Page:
The last few weeks have been busy. The newly planted trees in the grounds below have needed watering and our allotment has needed attention. In return it has already rewarded us with fresh vegetables, including aliums of all sorts, shallots being a new treat, as well as encouragingly good prospects for the cucumbers which at this stage seem to be particularly plentiful. However, it is the balcony that has preoccupied my waking hours. Plants have demanded care and attention, the larger containers have been moved around to enhance the space and various failures have fortunately been lost in the undergrowth. So like an over anxious parent I have been hovering around tending and fussing, but not writing. Then this year, as every year, as the year turned and mid-Summer was left behind, as if a switch was thrown (an American expression I think I first heard in my student days) I stopped fussing, left the plants alone and began to enjoy what we have.
The benefit of benign neglect in a small space is, I would argue, a certain charm as the encircling plants take over, together with a wide variety of insects, including this year I have noticed day flying moths, identified by a long-distance friend with the necessary expertise. Meanwhile I am of course green with envy whenever I find myself enjoying someone else’s garden and more expansive green space. But for now the heat has driven me indoors and I’m pleased to be exploring the wider reaches of the horticultural world, while watching with horror as reports of the devastation caused by wild fires across Europe fill the news and our screens.
Roses are Pink
Turkish delight was often a Christmas treat, gift wrapped and with a particular flavour and chewy texture which I’ve always enjoyed. On the other hand my introduction to rose water as an ingredient of skin products and fragrances was a talk from a Yardley rep in the 1960s. The talk was organised by my school, held in the gym and was completely out of step with the times – a year or two later, and heavily influenced by Mary Quant, I would be painting freckles on my face, using extravagant amounts of black eye liner and wearing mini skirts. But I do remember a key message being that rose water in the base fragrance of most perfumes. Why I’ve remembered this is something of a mystery but as rose water flavoured desserts, and Middle Eastern food, has become a bigger part of my life, I have from time to time wondered where it comes from. Now I know thanks to a few free moments, an interesting website and renewed curiosity that led me to a wonderfully sympathetic description of the fields of roses in Qamsar and the craftmanship involved in turning the petals into a global product.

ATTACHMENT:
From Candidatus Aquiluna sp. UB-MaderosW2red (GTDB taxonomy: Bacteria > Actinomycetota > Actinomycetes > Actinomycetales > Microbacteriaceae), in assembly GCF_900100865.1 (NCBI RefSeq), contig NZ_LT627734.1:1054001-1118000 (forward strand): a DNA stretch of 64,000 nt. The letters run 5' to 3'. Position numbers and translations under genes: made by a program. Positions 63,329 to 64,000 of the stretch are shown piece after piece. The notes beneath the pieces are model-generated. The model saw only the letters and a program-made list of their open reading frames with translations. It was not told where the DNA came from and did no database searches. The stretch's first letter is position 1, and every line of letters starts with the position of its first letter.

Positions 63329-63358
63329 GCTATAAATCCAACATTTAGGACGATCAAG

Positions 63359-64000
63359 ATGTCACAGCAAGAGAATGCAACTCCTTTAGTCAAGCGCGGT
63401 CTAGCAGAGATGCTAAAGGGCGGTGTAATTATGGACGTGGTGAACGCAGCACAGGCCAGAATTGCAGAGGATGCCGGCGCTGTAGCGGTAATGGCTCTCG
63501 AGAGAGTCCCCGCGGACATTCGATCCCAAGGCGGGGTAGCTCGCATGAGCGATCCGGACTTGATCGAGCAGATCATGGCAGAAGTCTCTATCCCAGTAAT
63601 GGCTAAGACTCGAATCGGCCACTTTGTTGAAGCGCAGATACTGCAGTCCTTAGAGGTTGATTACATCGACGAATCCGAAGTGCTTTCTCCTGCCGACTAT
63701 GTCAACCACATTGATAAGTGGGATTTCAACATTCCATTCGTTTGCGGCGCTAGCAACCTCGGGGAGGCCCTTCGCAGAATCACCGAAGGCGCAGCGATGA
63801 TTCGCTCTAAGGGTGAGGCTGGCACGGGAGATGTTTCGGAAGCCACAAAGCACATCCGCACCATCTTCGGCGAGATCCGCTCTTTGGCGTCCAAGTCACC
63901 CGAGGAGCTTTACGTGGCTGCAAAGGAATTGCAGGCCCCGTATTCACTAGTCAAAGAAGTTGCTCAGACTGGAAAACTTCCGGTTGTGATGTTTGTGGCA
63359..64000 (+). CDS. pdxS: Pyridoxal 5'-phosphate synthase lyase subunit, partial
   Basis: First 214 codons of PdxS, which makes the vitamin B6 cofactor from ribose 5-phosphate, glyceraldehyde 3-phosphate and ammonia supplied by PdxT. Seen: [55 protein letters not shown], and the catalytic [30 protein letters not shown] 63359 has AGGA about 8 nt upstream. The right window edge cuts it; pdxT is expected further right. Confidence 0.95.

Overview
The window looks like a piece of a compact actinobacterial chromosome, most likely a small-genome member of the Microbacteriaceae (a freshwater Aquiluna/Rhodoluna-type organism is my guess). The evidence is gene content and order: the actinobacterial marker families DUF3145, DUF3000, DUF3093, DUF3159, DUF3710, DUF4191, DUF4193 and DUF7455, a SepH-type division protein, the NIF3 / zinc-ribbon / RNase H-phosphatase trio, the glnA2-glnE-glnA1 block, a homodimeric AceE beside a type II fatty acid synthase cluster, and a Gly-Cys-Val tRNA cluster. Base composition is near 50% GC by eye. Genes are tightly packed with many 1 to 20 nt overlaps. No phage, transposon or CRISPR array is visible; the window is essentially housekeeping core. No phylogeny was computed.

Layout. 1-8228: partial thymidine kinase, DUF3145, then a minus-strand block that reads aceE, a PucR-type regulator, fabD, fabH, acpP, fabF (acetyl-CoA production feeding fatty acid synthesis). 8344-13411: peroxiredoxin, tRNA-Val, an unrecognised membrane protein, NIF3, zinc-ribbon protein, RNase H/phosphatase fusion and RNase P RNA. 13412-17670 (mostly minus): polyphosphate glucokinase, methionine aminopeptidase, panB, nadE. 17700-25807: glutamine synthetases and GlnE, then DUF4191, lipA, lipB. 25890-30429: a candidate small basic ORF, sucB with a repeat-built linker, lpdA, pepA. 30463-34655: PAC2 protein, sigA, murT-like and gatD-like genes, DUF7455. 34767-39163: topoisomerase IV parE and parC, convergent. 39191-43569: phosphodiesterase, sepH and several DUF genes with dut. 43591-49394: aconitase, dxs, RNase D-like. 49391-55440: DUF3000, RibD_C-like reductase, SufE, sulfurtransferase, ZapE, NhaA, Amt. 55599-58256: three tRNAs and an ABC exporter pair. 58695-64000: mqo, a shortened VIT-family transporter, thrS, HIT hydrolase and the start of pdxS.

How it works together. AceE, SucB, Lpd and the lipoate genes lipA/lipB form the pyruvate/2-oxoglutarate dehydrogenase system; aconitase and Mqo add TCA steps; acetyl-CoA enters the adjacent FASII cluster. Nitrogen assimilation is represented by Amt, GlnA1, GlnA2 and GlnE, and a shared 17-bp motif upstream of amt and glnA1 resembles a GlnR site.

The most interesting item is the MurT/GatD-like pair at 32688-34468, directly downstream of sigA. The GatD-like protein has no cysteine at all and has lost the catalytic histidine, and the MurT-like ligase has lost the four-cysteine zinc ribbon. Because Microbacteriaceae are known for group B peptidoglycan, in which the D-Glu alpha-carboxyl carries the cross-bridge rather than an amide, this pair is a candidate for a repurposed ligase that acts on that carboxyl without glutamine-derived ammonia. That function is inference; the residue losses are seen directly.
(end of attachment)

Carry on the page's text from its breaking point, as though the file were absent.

I recommend a read when you have a few moments, although you will have to navigate your way through the adverts. Here is the introduction to the article
– ‘The soft, pink color of dawn still lingers in the sky, and the first golden rays of the sun are just starting to touch the tips of the surrounding mountains. Yet in the rose fields of Qamsar, a small town in the highlands of central Iran, work is already underway. Amid the chirping of nightingales, locals make their way into the fields, where the crisp morning air is heady with the thick aroma of Damask roses.’
It is the mention of nightingales, combined with the intense pink of the rose petals, that I found particularly evocative, although I shouldn’t have been unduely surprised about the nightingales as I already knew that the population in Europe and the middle East could be measured in millions rather than the sparse numbers in South East England, where they struggle at the northern limit of their territory. I’m not sure that any have been spotted in Berkeley Square recently.
It’s mid-morning and already 31 degrees indoors and out, with temperatures expected to reach the 40s later in the day .
At first glance life on the rooftop balcony is deceptive as the mediterranean plants are adapted to some extent to withstand heat and drought, and I have continued to water from time to time, filling the watering can, rather than making use of a hosepipe, so I don’t overdue it. Nevertheless the contrast between the verdant olive trees aloft with fruit beginning to swell and the parched ground below is very evident.
I’m reasonably sure that my choice of mediterranean plants was really to remind myself, and perhaps others too, of treasured time spent in southern climes rather than to create what has become in horticultural terms a mini Mediterranean zone with flora in common with parts of Australia (several eucalpti), South Africa (tulbaghia and pelargoniums), Southern California and the Mediterranean basin itself with rosemary, bay, oregano and thyme as well as pittosporums and penstemon. Bizarrely I always struggle to get lavender to make it from one year to the next so any tips on growing lavender (English or French) in containers would be very welcome.
Roses too seem remarkably tolerant of the heat and arid conditions, perhaps indebted to their Iranian ancestry, and are providing a very valuable barrier between the hot air outside and the main bedroom alongside.